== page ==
civil dissobedience is not retaliation. Souter made a very poor decision in this case, and now his actions will be felt by him. They are trying to prove the point to him that just because its not his land being taken does not mean it is right. Now that his home will be taken, he might have second thoughts. If not, at least we'll get a really nice hotel!


The proposal -serious or not- is direct retaliation against a Justice for a particular vote. Any claim otherwise is pure disingenousness.

Civil disobedience has nothing to do with it.


The suggestion that the Kelo decision could even remotely support the type of taking in this amusing example is reductio ad absurdum. It is a gross overstatement of the contextual meaning of the decision -- but it does make for some entertaining blogging.

Someone wants to make a principled point -- but this example really is bombast.


I have seen comments on here, especially from wave maker, that this is not the meaning of the decision. For a quick peak at other people put in harms way by this "HOME INVASION" decision look at the Saha Family's plight (www.saveourfarm.com) Take a farm put in a golf course.
Which is more reductio ad absurdum , Souters house or the Saha's Farm?
Seems to me people have forgotten why the Revolutionary War was waged. "For the people" not ffor greedy land developers with politicians in their pocket.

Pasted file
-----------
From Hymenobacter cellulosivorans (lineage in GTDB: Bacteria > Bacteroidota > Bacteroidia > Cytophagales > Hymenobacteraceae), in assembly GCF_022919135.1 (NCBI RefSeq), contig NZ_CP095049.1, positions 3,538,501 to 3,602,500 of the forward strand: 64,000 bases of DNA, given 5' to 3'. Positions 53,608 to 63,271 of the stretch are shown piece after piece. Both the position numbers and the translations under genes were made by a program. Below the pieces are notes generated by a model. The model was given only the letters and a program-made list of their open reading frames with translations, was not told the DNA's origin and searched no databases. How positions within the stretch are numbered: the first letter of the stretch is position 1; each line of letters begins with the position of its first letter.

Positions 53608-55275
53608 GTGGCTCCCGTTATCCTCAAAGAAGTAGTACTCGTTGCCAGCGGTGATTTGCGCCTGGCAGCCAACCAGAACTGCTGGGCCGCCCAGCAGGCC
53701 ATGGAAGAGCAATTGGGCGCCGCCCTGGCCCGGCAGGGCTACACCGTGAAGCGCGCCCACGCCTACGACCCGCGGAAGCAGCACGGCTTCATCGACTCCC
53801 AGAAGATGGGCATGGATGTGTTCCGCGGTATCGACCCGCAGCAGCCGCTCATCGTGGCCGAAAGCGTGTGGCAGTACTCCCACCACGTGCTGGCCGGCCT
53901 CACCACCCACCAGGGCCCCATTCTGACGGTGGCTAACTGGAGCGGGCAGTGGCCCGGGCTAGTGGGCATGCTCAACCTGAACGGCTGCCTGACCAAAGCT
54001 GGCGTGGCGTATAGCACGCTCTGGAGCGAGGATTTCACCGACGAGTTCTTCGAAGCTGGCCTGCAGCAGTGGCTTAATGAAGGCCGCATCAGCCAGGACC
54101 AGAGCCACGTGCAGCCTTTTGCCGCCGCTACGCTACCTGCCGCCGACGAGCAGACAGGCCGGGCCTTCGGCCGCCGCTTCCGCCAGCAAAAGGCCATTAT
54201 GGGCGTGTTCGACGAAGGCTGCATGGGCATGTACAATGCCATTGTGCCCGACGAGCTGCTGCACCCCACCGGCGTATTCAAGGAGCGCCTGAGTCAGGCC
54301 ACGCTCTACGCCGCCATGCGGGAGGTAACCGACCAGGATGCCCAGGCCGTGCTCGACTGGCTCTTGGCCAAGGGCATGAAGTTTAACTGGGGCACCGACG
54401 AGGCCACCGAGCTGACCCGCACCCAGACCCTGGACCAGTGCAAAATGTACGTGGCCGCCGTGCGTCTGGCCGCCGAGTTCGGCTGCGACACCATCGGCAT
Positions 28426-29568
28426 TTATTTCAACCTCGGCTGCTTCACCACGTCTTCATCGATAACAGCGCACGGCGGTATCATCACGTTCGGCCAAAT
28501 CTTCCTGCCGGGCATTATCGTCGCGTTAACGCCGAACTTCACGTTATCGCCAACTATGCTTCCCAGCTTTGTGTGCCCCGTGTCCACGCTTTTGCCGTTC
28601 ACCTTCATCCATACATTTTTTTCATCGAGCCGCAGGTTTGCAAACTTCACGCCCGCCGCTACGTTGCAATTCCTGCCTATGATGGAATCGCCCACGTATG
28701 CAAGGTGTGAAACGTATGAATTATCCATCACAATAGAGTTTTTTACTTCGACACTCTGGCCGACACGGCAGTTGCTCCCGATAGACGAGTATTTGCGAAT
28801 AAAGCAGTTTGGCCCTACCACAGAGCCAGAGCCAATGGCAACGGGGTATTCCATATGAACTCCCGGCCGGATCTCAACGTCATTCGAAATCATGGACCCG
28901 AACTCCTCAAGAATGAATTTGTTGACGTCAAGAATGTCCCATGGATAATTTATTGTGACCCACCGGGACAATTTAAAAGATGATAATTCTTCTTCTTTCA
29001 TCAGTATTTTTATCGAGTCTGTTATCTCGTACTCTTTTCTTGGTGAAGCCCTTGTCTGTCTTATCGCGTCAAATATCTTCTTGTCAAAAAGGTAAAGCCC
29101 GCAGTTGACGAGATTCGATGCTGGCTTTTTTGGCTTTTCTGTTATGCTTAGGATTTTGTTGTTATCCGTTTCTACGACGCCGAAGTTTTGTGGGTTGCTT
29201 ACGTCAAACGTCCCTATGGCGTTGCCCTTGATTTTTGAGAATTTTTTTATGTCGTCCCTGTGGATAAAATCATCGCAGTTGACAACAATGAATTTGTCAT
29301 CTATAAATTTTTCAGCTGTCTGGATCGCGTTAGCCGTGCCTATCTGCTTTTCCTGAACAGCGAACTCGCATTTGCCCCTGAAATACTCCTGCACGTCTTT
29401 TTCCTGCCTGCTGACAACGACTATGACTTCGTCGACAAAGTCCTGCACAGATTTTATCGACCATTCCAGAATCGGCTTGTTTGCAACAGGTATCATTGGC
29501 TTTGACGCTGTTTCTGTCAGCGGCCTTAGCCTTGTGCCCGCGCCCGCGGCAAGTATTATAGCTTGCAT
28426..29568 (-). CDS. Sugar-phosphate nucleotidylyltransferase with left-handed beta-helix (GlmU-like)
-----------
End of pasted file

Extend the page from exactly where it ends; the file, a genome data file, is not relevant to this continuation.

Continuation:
I am supposed to put my faith in a legal system that has allowed this to happen, to let influenced politicians decide my right to own land? Watch out the fox is in the hen house!
By the way it was stated that the loss of a military installtion deeply affected the New London finances. Funny how that works, Federal Goverment takes a Military Institution then the City takes private homes.
As for Souter failing to serve his country, the decision speaks for itself. Justices are our last hope between big business greed and wealthy politicians looking to add to their coffier.
Hmmm maybe we should take wavemakers house and build a Walmart!

Gene Callahan

Why in the world shouldn't Souter be retaliated against? He is a criminal member of a crime gang engaged in robbery. The fact that he followed the rules set up by the gang itself is so far from an excuse that... well, I don't know what to say.

John David Galt

The point of the campaign isn't retaliation, it's anti-hypocrisy. Souter has enacted a retroactive law that says theft of one's home is completely OK. So what would be his beef?

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If David Souter in "good faith" made his decision in Kelo to permit takings for development by private parties with the intent to increase the level of economic activity and "hence" qualify as a "public use", then he in "good faith" would have no expectation whatsoever that his own property would be immune from the effects of such a decision. The proposed action is petty, but so was Kelo. And since when would it be unjust for him to reap what he sowed?